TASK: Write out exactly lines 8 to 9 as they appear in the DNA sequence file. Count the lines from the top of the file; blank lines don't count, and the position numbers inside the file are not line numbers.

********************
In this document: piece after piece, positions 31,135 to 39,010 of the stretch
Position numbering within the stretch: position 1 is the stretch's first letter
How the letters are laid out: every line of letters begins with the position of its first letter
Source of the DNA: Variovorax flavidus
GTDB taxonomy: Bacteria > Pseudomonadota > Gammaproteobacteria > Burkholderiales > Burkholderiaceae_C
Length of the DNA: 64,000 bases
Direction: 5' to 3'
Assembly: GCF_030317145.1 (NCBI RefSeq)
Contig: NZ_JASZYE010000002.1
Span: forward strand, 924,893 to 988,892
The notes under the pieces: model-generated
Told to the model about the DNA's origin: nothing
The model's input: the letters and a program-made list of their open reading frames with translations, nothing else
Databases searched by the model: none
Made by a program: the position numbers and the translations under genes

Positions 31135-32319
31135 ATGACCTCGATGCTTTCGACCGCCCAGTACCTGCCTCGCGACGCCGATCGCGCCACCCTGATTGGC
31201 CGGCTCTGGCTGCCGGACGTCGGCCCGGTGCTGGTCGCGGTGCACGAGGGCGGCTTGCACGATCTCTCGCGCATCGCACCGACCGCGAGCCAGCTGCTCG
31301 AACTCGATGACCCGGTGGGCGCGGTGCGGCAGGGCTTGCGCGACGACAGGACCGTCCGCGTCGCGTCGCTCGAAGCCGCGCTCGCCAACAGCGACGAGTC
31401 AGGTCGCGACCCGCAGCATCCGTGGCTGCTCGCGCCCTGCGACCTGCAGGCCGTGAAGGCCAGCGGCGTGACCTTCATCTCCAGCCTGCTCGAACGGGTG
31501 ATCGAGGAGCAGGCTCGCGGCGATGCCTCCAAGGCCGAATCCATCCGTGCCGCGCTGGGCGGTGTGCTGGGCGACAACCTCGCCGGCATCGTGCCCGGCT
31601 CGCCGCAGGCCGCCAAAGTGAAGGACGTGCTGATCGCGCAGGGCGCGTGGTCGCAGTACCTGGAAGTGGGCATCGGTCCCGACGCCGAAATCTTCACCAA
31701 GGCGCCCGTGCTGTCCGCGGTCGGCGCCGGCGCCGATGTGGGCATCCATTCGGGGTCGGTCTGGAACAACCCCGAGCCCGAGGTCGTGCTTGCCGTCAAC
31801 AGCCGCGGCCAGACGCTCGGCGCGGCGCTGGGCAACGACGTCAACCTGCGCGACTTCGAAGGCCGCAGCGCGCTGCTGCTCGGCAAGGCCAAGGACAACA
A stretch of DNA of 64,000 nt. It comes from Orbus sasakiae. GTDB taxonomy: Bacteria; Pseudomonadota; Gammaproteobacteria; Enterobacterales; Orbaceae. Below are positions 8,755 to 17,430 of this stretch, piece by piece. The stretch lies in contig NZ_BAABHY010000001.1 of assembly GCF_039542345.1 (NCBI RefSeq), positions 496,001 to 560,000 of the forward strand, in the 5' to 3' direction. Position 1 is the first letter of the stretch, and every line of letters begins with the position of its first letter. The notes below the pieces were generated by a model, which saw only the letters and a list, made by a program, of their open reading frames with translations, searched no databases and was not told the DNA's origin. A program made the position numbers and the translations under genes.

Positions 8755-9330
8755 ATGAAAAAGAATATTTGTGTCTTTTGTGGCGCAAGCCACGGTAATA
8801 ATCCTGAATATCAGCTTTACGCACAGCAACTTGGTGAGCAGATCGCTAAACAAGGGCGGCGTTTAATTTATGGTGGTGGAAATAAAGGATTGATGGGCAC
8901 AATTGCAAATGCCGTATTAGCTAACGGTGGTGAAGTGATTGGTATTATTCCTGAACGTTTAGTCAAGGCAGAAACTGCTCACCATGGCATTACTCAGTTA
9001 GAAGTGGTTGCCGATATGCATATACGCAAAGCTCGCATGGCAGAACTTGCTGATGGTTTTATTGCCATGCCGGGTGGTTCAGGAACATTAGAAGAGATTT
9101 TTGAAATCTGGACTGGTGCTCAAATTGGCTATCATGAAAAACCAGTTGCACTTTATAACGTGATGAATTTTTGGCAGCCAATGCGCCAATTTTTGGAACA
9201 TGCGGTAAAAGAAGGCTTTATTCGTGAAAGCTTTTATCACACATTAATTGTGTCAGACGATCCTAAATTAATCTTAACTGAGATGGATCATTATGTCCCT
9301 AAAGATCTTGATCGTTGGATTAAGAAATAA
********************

Assembly: GCF_030317145.1 (NCBI RefSeq)
Contig: NZ_JASZYE010000002.1